Is your non-profit board of directors engaged?
Dani Robbins is the Founder & Principal Strategist at Non Profit Evolution located in Columbus, Ohio. I’ve invited my good friend and fellow non-profit consultant to the first Wednesday of each month about board development related topics. Dani also recently co-authored a book titled “Innovative Leadership Workbook for Nonprofit Executives” that you can find on Amazon.com.
It’s a new year, which is always a great time to take a look at processes and systems. I especially encourage you to look at the level of engagement of your Board. They are — or should be — your biggest donors and your best ambassadors. Are they?
One of the most obvious signs that a Board is disengaged is when you’re experiencing quorum issues. If you routinely have challenges with not having enough Board members in the room to make decisions, I recommend you take a look at how your board was built and how it is being developed.
Is your Board built intentionally?
Intentionally looks like this:
There is a Board Development (also called nominating or governance) Committee that assesses the strength of your current Board, looks at the gaps, and puts together a list of prospects that are later vetted and voted upon, to fill those gaps. The committee also plans for officer succession, Board education and evaluation.
Unintentionally looks like this:
A Board member invites someone to join the Board without a discussion with the Board Development Committee as to what the Board needs, or what the expectations for service are. The person is not vetted, or told of the commitment required. There is no formal process that is followed, no education and no evaluation. Yet, the person is voted upon and joins your Board.
Once the Board is in place, regardless of if it was intentional or not, the next question is:
Is your Board engaged and are members being developed?
The vast majority of Board members are in the room for most meetings; you have 100% Board giving; each member acts as an ambassador in the community; and your events and public meetings are well attended by members who bring friends and colleagues. The Board understands the organization’s mission, programs and impact; participates in robust discussions; and actively seeks ways to support the Executive Director and the organization.
Disengagement, on the other hand, looks like this:
People stop coming to meetings, which results in quorum issues. They stop coming to events. They stop volunteering for things. They stop giving or supporting the organization.
Once your Board becomes disengaged, quorum issues, which maybe the most obvious, are only the tip of the iceberg. The problems underneath the surface include a lack of understanding of some or all of the following:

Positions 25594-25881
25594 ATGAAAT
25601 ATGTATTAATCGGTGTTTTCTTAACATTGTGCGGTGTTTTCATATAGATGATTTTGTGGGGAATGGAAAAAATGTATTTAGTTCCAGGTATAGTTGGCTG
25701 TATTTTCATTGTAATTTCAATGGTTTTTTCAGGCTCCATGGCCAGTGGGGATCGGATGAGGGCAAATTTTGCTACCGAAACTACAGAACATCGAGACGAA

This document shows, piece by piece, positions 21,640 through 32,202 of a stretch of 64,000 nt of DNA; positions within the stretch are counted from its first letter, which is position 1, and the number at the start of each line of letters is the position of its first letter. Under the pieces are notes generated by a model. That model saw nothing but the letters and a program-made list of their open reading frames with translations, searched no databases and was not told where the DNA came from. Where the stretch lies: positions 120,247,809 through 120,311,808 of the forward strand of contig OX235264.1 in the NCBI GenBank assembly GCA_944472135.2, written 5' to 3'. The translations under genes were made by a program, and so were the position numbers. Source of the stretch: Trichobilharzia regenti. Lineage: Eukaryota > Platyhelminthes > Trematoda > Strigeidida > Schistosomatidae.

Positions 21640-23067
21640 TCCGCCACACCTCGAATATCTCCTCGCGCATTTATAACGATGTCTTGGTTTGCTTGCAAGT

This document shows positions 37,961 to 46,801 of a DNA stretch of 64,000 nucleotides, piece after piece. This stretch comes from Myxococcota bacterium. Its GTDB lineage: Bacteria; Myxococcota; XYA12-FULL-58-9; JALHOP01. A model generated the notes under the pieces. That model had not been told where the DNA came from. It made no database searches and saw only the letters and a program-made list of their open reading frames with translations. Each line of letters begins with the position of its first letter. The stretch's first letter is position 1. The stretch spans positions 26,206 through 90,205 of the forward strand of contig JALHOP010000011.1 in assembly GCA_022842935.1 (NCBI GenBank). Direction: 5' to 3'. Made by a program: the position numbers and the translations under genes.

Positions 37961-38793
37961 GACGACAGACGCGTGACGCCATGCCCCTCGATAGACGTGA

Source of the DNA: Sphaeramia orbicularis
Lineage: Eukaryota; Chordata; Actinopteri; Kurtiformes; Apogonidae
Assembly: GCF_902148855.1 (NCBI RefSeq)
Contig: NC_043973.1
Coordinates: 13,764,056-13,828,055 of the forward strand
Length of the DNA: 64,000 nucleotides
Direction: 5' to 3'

- their role,
- the executive director’s role,
- the finances,
- the mission and strategic vision for the organization, and
- how programs support that vision.
By now you may be wondering about the level of engagement on the Board you serve.
- Are Board and committee meetings productive, engaging and worth the time to attend?
- Does the Executive Director meet individually, at least annually, with Board members?
- Is there a plan that everyone is aware of and working toward?
- Are there strategic and generative discussions happening in the boardroom?
- Is there meaningful work for individual board members to do?
If the answer to any of these questions is “NO” or “I don’t know,” then I encourage you to put a plan in place to move your answers to “YES”. Talk to your Board members individually and ask about engagement. Ask about how they would like to be engaged, why they joined the Board and how you can make their experience more meaningful.
For the organizations with which I work I encourage:
- a written plan detailing an intentional process to build and develop the board;
- annual retreats to set or re-commit to strategic goals;
- board training on everything from how to read the financials, to raise money, to the role and responsibilities of the Board; and
- an annual evaluation process that assesses individual members as well as the entire board against the expectations and the organization’s aspirations.
Board engagement is critical to building an organization that moves the needle and impacts the community!
Posted on January 9, 2013, in Board development, leadership, nonprofit, organizational development, volunteers and tagged board development, board of directors, fiduciary responsibilities, leadership, nonprofit, organizational development, volunteers. Bookmark the permalink. 3 Comments.